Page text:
Fine Art

A solid-state laser is a laser that uses a gain medium that is a solid, rather than a liquid such as in dye lasers or a gas as in gas lasers. Semiconductor-based lasers are also in the solid state, but are generally considered as a separate class from solid-state lasers (see Semiconductor laser).

Solid-state media
Further information: List of laser types

Generally, the active medium of a solid-state laser consists of a glass or crystalline host material to which is added a dopant such as neodymium, chromium, erbium, or other ions. Many of the common dopants are rare earth elements, because the excited states of such ions are not strongly coupled with thermal vibrations of the crystalline lattice (phonons), and the lasing threshold can be reached at relatively low brightness of pump.

There are many hundreds of solid-state media in which laser action has been achieved, but relatively few types are in widespread use. Of these, probably the most common type is neodymium-doped YAG. Neodymium-doped glass (Nd:glass) and ytterbium-doped glasses and ceramics are used in solid-state lasers at extremely high power (terawatt scale), high energy (megajoules) multiple beam systems for inertial confinement fusion. Titanium-doped sapphire is also widely used for its broad tunability.

The first material used for lasing was ruby. Ruby lasers are still used for some applications, but are not common due to their low efficiency. Er:YAG lasers lase in the mid-infrared.

Some solid-state lasers can also be tunable using several intracavity techniques which employ etalons, prisms, and gratings, or a combination of these.[1]

Further information: Laser pumping

Solid state lasing media are typically optically pumped, using either a flashlamp or arc lamp, or by laser diodes. Diode-pumped solid-state lasers tend to be much more efficient, and have become much more common as the cost of high power semiconductor lasers has decreased.

Mode locking

Mode locking of solid state laser had wide applications in that large energy ultra-short pulse could be obtained out of it. Like its counterpart: fiber laser, there are three types of real saturable absorbers widely used as mode lockers: SESAM[2][3][4], SWCNT and Graphene[5][6][7][8][9].

Particularly, Graphene is a one-atom-thick planar sheet of sp2-bonded carbon atoms that are densely packed in a honeycomb crystal lattice. It is recently confirmed that the optical absorption from graphene could become saturated when the input optical intensity is above a threshold value. This nonlinear optical behavior is termed saturable absorption and the threshold value is called the saturation fluency. Graphene can be saturated readily under strong excitation over the visible to near-infrared region, due to the universal optical absorption and zero band gap. This has relevance for the mode locking of fiber lasers, where wideband tuneability may be obtained using graphene as the saturable absorber. Due to this special property, graphene has wide application in ultrafast photonics.[5][6] Furthermore, comparing with the SWCNTs, as graphene has a 2D structure it should have much smaller non-saturable loss and much higher damage threshold. Indeed, with an erbium-doped fiber laser we self-started mode locking and stable soliton pulse emission with high energy have been achieved.[7]


Solid-state lasers are being developed as optional weapons for the F-35 Lightning II, and are reaching near-operational status,[10][11][12], as well as the introduction of Northrop Grumman's FIRESTRIKE laser weapon system.[13][14]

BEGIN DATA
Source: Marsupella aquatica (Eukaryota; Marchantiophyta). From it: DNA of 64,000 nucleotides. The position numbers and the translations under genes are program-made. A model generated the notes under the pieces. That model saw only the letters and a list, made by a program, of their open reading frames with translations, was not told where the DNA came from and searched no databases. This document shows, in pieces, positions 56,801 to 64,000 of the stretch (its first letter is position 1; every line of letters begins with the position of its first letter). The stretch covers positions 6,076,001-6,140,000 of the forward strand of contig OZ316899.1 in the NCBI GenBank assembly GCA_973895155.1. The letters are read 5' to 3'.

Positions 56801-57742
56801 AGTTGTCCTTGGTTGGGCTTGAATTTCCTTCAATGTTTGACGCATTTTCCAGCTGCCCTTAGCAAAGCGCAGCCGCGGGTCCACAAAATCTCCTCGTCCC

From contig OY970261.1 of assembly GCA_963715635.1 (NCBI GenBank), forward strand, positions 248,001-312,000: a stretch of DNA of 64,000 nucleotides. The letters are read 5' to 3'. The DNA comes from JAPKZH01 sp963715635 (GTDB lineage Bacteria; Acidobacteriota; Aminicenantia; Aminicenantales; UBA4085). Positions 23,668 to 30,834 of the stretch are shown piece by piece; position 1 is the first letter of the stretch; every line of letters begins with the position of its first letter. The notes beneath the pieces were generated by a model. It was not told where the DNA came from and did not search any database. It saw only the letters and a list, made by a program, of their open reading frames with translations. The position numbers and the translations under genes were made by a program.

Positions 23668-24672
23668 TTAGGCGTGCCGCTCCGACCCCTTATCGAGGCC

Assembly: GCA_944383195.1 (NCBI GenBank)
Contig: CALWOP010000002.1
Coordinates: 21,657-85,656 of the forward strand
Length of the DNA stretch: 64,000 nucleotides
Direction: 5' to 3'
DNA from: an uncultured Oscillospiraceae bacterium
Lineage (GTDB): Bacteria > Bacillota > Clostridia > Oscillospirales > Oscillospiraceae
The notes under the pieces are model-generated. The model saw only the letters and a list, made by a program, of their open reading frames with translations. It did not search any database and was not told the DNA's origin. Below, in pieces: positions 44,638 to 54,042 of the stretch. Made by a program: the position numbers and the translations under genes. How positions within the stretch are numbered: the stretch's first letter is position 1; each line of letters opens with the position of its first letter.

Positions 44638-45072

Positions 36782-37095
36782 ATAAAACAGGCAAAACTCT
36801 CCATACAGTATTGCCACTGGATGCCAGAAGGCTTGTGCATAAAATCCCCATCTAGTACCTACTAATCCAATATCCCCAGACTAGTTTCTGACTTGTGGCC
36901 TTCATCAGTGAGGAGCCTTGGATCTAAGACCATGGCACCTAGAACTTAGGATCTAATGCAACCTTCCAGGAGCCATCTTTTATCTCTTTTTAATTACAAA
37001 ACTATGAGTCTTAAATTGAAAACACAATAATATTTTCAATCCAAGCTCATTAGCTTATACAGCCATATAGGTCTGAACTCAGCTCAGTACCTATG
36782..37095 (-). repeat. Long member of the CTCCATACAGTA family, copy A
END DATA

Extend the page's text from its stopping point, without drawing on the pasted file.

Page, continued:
See also

* Fiber laser
* Disk laser
* Laser construction
* Solid state dye lasers
* soliton
* vector soliton
* dissipative soliton

Notes and references

1. ^ N. P. Barnes, Transition metal solid-state lasers, in Tunable Lasers Handbook, F. J. Duarte (Ed.) (Academic, New York, 1995).
2. ^ H. Zhang et al, “Induced solitons formed by cross polarization coupling in a birefringent cavity fiber laser”, Opt. Lett., 33, 2317–2319.(2008).
3. ^ D.Y. Tang et al, “Observation of high-order polarization-locked vector solitons in a fiber laser”, Physical Review Letters, 101, 153904 (2008).
4. ^ L.M. Zhao et al, “Polarization rotation locking of vector solitons in a fiber ring laser”, Optics Express, 16,10053– 10058 (2008).
5. ^ a b Qiaoliang Bao, Han Zhang, Yu Wang, Zhenhua Ni, Yongli Yan, Ze Xiang Shen, Kian Ping Loh,and Ding Yuan Tang, Advanced Functional Materials, "Atomic layer graphene as saturable absorber for ultrafast pulsed lasers"
6. ^ a b H. Zhang, D. Y. Tang, L. M. Zhao, Q. L. Bao, K. P. Loh. "Large energy mode locking of an erbium-doped fiber laser with atomic layer graphene" (free download pdf). Optics Express 17: P17630.
7. ^ a b Han Zhang,Qiaoliang Bao,Dingyuan Tang,Luming Zhao,and Kianping Loh. "Large energy soliton erbium-doped fiber laser with a graphene-polymer composite mode locker". Applied Physics Letters 95: P141103.
8. ^ Graphene: Mode-locked lasers
9. ^ Diagnostic and therapeutic applications of plasmonic nanobubbles
10. ^ Fulghum, David A. "Lasers being developed for F-35 and AC-130." Aviation Week and Space Technology, (8 July 2002). Access date: 8 February 2006.
11. ^ Morris, Jefferson. "Keeping cool a big challenge for JSF laser, Lockheed Martin says." Aerospace Daily, 26 September 2002. Access date: 3 June 2007.
12. ^ Fulghum, David A. "Lasers, HPM weapons near operational status." Aviation Week and Space Technology, 22 July 2002. Access date: 8 February 2006.
13. ^ "Northrop Grumman Press Release". Retrieved 2008-11-13.
14. ^ "The Register Press Release". Retrieved 2008-11-14.

* Koechner, Walter (1999). Solid-State Laser Engineering (5th ed. ed.). Springer. ISBN 3-540-65064-4.

Solid State Laser Engineering

Physics Encyclopedia

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